I’ve avoided reading this tragic story until now because I can’t stand to think how callous a person must be to commit a hit and run. I accept that a driver could momentarily loose concentration or become distracted resulting in a horrible accident but to leave. It’s monsterous. Unfortunately, I see people treating cars like toys and roads like a playground. I use segregated paths as much as possible and installed a side mirror on my handlebars (and on my husbands bike) because I know this could happen to any of us in any city. We must actively challenge the notion that the road is for cars only while also vigorously advocating for more and better bike infrastructure.

  3. April 29, 2011

    Sending out our thoughts to Andrew’s family, friends, and Austin cyclists. A

  4. Maris permalink
    April 30, 2011

    I moved from Austin 4 years ago to Seattle, WA. While visiting family and friends recently in Austin, I was struck at how aggressive and fast people were driving, especially down Lamar Blvd. I used to ride my bmx bike down that street every day in my younger years and just shudder to think that this hit and run has happened to such a beautiful young soul.
    It is time to re-think modern living. It is time to consider bikes and pedestrians OVER cars and gas. Hopefully something good will come from such a tragedy.

  5. Maggie Parker permalink
    May 1, 2011

    My son was a victim of hit and run over a year ago. He had injuries but he lived and is fine now. I felt disbelief and outrage. I feel deeply for Andrew’s family.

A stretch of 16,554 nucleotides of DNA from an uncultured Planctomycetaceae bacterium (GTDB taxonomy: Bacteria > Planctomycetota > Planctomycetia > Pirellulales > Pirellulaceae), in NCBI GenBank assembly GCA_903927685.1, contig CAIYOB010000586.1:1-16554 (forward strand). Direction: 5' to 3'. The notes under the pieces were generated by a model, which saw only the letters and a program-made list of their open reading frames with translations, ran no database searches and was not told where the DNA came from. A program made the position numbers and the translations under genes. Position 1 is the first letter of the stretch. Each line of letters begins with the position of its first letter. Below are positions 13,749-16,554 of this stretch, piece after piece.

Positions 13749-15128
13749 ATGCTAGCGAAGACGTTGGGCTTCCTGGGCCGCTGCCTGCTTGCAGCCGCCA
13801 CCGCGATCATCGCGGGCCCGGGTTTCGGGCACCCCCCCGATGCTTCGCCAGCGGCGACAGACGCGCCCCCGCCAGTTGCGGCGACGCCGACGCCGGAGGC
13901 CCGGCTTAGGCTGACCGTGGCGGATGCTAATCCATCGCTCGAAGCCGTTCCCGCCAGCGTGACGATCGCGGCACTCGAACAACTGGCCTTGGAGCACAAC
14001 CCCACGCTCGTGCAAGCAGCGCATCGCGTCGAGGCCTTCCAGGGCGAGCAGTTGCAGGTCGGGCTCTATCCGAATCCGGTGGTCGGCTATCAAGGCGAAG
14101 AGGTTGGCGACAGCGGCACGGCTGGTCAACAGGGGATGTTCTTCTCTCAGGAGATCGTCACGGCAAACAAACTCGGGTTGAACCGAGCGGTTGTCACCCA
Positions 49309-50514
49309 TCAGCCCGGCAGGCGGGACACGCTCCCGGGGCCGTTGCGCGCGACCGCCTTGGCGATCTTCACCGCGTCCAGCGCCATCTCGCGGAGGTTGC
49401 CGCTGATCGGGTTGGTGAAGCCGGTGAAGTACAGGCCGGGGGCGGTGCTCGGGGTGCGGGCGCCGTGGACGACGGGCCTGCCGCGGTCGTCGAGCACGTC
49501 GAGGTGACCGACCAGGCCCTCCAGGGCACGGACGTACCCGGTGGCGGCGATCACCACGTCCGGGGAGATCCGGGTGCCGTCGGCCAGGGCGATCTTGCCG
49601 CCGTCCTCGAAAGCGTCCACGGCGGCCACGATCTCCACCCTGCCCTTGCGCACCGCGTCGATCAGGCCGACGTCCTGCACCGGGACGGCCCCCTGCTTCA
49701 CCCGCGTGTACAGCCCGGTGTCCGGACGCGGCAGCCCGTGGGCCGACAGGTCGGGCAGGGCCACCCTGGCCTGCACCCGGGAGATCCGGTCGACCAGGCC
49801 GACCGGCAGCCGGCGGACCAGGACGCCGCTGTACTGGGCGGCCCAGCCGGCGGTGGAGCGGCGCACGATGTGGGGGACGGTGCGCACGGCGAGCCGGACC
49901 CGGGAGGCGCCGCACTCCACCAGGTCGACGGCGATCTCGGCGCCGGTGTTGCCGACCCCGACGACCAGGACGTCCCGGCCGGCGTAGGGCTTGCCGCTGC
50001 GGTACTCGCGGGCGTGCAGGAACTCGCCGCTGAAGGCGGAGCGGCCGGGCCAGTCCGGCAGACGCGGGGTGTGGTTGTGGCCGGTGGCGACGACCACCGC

6. May 2, 2011

    I met Andrew at a birthday party in early March. I talked to him for about 20 minutes, but I could tell he was very intelligent and a helpful, kind soul. He gave me and my boyfriend advice on traveling to Japan and even knew some Japanese. He had a good vibe and I enjoyed being around him. I don’t think I gave him a hug goodbye, which I regret, but I do remember saying something about hoping we meet again.

    Andrew lived in the same apartment complex as I do, which is about 50 feet from the location of the accident. He was *almost* home. I want to have compassion for how the driver is feeling right now, and why they decided to leave the scene of the crime, but I’m finding it difficult. Having courage is being afraid to do something and doing it anyway. This person needs to own what they did and recognize the monumental impact they’ve made on so many people’s lives. Seeing pictures of my friends crying on each other in mourning has been so painful. I cannot even begin to what his parents and sister must be feeling right now, or to imagine what Emily Knight has been going through having witnessed this crime. I hope we can all see the gift in this tragedy soon. Thank you to all who participated in the dedication ride; the image of 300 cyclists riding together for a single purpose is extremely powerful. To all who are feeling empty and lost right now, I am so sorry for your loss.

Trackbacks and Pingbacks

  1. Memory ride for Andrew Runciman scheduled for Saturday evening | Austin On Two Wheels
  2. Austin Police looking for hit-and-run driver who killed Austin bicyclist | The MusicMissionary